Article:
In general, marijuana shops and dispensaries cannot sell tobacco or alcohol products. They may also not allow their customers to consume such products on their premises. You may want your business to sell marijuana for recreational usage. Be prepared to pay not only a 15% excise tax but also a state cultivation tax of $9.25 per ounce of flower and $2.75 per ounce of leaf.
Marijuana Crimes and Penalties
Under California law, possession of more than 1 ounce of marijuana remains a misdemeanor that, upon conviction, could result in having to serve a 6-month jail sentence and pay a $500 fine. Other marijuana misdemeanors carrying the same potential penalties include possessing any amount with the intent to sell it without a license, selling or distributing any amount without a license, and possessing or cultivating more than six marijuana plants. If convicted of selling or delivering marijuana to a minor at least three years your junior, the penalties increase to a maximum of one year in prison and payment of a maximum fine of $1,000.
Selling or delivering marijuana to a minor represents a felony. If convicted of selling or delivering to a child between 14 and 17, you face a prison sentence of three to five years. If convicted of selling or delivering to a child under 14, you face a sentence of three to seven years.
You can legally possess personal marijuana paraphernalia. However, it’s a different story if you are convicted of possessing it with the intent to sell or deliver it, or of actually selling or delivering it. You would face 15-180 days in jail plus payment of a $30-$500 fine. If the person to whom you sold, delivered or intended to sell was a minor at least three years younger than you, your jail sentence could increase to 10 months and your fine to $1,000.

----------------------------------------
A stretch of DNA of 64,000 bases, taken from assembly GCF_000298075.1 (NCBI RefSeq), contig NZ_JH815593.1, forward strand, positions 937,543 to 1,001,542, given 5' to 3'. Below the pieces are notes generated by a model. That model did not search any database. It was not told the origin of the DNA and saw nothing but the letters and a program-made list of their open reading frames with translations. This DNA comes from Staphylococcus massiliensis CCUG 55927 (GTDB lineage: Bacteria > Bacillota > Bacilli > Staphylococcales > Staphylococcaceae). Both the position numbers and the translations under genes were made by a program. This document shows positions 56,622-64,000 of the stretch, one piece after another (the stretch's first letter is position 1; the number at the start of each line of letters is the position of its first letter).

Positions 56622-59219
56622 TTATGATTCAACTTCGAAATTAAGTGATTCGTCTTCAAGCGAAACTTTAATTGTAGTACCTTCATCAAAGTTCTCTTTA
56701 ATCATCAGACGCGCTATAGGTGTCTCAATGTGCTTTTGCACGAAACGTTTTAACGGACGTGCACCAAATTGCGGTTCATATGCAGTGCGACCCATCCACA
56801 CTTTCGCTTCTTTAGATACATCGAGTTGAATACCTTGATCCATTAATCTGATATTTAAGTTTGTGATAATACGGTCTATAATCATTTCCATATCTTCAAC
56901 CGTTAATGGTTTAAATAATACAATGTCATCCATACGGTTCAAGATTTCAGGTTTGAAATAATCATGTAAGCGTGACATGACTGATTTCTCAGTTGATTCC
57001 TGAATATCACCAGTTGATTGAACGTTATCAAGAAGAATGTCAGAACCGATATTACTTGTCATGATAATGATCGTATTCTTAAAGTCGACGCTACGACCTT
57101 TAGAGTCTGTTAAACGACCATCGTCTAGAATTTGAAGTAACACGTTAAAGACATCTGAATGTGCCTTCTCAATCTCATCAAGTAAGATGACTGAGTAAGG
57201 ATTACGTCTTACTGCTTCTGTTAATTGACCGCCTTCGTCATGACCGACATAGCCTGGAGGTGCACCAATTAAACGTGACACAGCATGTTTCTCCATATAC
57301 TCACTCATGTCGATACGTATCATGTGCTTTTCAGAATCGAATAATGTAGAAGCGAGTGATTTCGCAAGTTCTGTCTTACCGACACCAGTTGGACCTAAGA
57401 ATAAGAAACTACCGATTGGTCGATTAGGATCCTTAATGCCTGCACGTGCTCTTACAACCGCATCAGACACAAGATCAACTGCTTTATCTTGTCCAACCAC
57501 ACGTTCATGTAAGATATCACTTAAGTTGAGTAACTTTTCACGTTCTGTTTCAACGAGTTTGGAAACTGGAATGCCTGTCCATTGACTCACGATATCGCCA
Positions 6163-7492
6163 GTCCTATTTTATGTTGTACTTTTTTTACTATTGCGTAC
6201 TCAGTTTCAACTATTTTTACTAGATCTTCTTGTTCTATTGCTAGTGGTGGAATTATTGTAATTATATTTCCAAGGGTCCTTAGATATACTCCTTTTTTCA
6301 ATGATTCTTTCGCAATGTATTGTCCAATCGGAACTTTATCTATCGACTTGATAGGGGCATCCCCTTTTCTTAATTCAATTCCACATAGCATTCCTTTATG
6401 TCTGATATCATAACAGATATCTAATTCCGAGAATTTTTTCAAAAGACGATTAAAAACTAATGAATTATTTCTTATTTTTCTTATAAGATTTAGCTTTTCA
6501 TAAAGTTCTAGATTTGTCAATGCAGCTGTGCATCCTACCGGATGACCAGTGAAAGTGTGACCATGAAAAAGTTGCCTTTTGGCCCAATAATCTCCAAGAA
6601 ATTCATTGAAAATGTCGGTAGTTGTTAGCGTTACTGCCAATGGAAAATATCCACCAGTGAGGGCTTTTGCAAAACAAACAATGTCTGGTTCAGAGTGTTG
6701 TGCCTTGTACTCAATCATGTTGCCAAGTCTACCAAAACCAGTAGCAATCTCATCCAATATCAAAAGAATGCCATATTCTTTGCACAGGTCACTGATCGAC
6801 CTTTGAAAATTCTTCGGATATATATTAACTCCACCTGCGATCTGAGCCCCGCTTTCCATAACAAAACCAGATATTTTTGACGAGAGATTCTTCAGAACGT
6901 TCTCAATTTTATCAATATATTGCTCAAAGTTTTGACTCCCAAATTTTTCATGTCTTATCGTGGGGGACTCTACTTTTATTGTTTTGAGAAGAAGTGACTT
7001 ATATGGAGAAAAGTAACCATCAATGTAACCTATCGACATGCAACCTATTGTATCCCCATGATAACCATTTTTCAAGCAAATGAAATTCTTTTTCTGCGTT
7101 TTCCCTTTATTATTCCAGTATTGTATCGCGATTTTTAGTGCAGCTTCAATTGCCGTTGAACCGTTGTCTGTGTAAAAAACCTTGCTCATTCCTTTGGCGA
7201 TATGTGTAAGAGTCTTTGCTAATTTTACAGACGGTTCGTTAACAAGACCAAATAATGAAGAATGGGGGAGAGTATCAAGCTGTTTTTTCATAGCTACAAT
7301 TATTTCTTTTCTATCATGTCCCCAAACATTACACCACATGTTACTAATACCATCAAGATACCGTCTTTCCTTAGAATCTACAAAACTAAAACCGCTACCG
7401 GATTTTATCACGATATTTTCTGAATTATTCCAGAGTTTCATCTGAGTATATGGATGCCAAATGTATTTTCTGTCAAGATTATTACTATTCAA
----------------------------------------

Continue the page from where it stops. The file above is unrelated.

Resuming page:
Driving while under the influence of marijuana or any other drug remains a crime in California. A first-time DUI conviction likely will result in the following:
- Three years of probation
- A $390 fine
- Penalty assessments of up to $2,000
- Completion of the 30-hour first offender alcohol program
You may also be required to perform community service and participate in a victim impact panel.
If your DUI included such aggravating factors as having a child in your car or speeding more than 25 mph over the posted speed limit on a road or more than 30 mph on a freeway, the judge could sentence you to jail.
Why You Need an Experienced Attorney
While quite liberal, California’s marijuana laws, both civil and criminal, can still be highly confusing. Whether you wish to start a marijuana business or find yourself facing DUI or other marijuana-related criminal charges, you undoubtedly need the advice, counsel and representation of a local attorney familiar with your type of case. An experienced business attorney can guide you through the entire business formation process. They will make sure you comply with all rules and regulations, as well as obtain the proper permits. An experienced criminal defense attorney can vigorously defend your rights during prosecution.
Work With an Experienced Local Lawyer
Submit a request online today or call us at (866) 345-6784 to get in touch with an experienced business or criminal defense lawyer in your area.